∞ Apple faces patent infringement lawsuit over iPhone

Apple is being sued for infringing on a patent held by California-based NetAirus Technologies. Filed in the Central District of California Western Division, NetAirus claims that Apple’s iPhone infringes ’380 patent. The patent issued on September 5, 2006 and held by NetAirus describes a “Wireless Handset Communication System.”

Unlike some patent lawsuits that claim part of a company’s product infringes on its patent, NetAirus seems to claim the entire iPhone concept is infringing on its patent.

The patent reads:

A small light weight modular microcomputer based computer and communications systems, designed for both portability and desktop uses. The systems make use of a relative large flat panel display device assembly (2), an expandable hinge device (10), battery power source (9), keyboard assembly (16), and wireless communications devices (32, 51). The systems are capable of bi-directional realtime communications of voice, audio, text, graphics and video data. Both wire-based or wireless communications methods and devices are implemented. Wireless communications devices may include one or more telephone-like handsets (14) and/or earset (34). The wireless communication devices may include one or more antennae (32). Systems can be configured in a portable arrangement similar to conventional notebook computers, but can be quickly and easily disassembled and re-assembled for office desktop uses. Systems may consist of a base computer unit (100) comprising wireless communication devices may act as a relay station relaying voice and other data between the handset or earset and external wide area communications networks. The system may be capable of performing, personal digital assistant (PDA), cellular telephone, conventional notebook computer, desktop computer functions.

NetAirus claims that the iPhone, iPhone 3G and iPhone 3GS all infringe on this patent.

The lawsuit is asking the court to stop Apple from making the iPhone and cash damages.



  • http://intensedebate.com/people/jdalrymple Jim Dalrymple

    Apparently so.

  • http://www.basilweb.net Walt

    I think that just about covers all smartphones, no?

    • Lucas

      Indeed. and perhaps cell phones themselves.

      Also, where's the tech. without some tech this is a patent of an idea and could be dumped by the courts, which are less and less supportive of such patents as they stifle the creation patents were meant to support and protect.

      also I wouldn't be surprised if there's a whole lot of 'prior art' that would blast apart this patent. Apple's own Newton might finally be of some real value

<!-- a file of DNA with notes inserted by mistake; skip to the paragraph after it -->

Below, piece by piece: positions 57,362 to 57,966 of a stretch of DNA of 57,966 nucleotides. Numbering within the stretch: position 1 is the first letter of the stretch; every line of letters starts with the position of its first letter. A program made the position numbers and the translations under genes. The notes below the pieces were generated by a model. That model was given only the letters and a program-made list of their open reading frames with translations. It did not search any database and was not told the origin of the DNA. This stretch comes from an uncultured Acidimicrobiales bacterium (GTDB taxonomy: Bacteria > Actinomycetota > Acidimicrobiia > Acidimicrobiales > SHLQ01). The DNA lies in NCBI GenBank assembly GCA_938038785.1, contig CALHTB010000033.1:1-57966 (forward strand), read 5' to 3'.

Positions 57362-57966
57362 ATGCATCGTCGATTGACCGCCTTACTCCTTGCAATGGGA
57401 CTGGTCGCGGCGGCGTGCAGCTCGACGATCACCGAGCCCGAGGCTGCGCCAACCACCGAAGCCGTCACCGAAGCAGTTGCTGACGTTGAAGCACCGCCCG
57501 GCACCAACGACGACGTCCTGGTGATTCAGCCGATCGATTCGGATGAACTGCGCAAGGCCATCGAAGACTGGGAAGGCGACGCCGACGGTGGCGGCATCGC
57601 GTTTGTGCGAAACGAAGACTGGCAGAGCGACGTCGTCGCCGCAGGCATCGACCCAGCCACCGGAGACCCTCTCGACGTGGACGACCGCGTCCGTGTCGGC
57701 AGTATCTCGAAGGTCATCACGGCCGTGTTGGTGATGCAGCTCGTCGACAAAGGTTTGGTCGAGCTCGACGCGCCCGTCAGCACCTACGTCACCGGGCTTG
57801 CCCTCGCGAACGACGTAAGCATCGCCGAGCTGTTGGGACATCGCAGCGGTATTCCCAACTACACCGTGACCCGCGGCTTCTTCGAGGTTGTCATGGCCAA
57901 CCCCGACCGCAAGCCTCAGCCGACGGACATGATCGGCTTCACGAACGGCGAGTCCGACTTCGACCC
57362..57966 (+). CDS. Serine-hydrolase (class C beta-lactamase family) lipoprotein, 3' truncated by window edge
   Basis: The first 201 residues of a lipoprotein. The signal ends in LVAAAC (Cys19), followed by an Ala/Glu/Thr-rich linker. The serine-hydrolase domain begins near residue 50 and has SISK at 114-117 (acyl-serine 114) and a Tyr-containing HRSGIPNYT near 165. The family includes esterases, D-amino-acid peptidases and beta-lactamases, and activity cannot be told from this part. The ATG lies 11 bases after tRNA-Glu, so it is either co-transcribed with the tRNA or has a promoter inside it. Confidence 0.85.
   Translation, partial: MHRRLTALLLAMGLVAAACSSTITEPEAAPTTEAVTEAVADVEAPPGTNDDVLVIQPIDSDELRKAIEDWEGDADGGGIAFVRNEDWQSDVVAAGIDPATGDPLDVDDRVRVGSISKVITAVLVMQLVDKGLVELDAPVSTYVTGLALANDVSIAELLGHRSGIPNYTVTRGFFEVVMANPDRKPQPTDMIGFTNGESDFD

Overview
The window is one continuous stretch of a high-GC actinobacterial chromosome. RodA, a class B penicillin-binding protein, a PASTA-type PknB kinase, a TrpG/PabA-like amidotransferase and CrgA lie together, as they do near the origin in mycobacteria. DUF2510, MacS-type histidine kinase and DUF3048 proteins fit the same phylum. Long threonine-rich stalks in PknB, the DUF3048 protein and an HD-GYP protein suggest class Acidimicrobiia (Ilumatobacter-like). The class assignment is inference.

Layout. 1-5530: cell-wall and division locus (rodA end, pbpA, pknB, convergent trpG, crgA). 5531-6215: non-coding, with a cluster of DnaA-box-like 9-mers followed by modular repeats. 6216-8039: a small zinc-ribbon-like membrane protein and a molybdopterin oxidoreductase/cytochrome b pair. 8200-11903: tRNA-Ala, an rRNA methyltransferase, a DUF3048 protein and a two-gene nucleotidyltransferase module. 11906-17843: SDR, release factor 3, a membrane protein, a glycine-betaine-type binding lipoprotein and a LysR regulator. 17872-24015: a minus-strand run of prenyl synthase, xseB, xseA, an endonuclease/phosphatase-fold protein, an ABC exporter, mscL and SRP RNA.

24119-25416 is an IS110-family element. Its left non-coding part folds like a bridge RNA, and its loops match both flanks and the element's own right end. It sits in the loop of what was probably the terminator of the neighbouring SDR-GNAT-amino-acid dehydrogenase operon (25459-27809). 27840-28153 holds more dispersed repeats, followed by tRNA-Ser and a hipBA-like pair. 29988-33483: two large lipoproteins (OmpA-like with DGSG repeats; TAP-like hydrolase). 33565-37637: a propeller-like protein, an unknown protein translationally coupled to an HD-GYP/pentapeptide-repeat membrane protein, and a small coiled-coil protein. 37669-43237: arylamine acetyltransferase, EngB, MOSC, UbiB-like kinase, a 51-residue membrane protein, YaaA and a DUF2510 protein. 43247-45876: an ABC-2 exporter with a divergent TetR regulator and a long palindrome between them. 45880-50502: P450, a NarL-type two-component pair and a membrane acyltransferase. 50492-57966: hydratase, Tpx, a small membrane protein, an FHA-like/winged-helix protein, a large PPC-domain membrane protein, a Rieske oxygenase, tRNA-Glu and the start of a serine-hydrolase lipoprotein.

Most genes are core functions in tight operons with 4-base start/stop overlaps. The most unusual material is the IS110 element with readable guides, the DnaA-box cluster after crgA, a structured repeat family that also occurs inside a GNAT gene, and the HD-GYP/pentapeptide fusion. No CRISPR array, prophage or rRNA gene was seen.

• http://www.buzzbooks-online.com David J

    Sheesh, and I was writing about such concepts as far back as 1976.

    Writing about, whether in fiction, futurology, or patent description, is very different indeed from taking dream to reality.

    Let's trust that the judge heaves this nonsense far and fast to where it belongs.

  • http://intensedebate.com/people/opposite opposite

    This guy is nuts. You can't file a patent on general terms like a "wireless communication mechanism". The whole idea of a patent is that you have to describe in exhausting detail HOW you will build the device, and HOW it will work, exactly. The patent office clearly should never have granted this patent and I suspect it will be reversed.

  • AnotherJim

    This seems to describe the early Handspring Treo devices, which I believe predate the patent issue date by a few years. Even the Handspring Visorphone was available around 2002, which would also fit this patent description. I suspect this is one reason they didn't also sue Palm. I doubt most of the smartphone manufacturers are very concerned about this suit right now.

  • Guest

    expandable hinge device keyboard assembly

    I don't recall seeing those on any iphone.

  • Wickund

    Are they going to sue the Star Trek franchise as well?

  • http://intensedebate.com/profiles/ydfeed ydfeed

    prior art — Nikola Tesla predicted mobile phones in 1909http://recombu.com/news/nikola-tesla-predicted-mo

  • Eric

    This doesn't pass the smell test. It's way to obvious, and way too inaccurate in so much of its description. I think this will be a slam-dunk for Apple – as long as they can keep it out of that Texas county of metnally impaired jurors and jurists. xD

  • George

    Post the claims or at least the patent number!

  • BlueMeanie71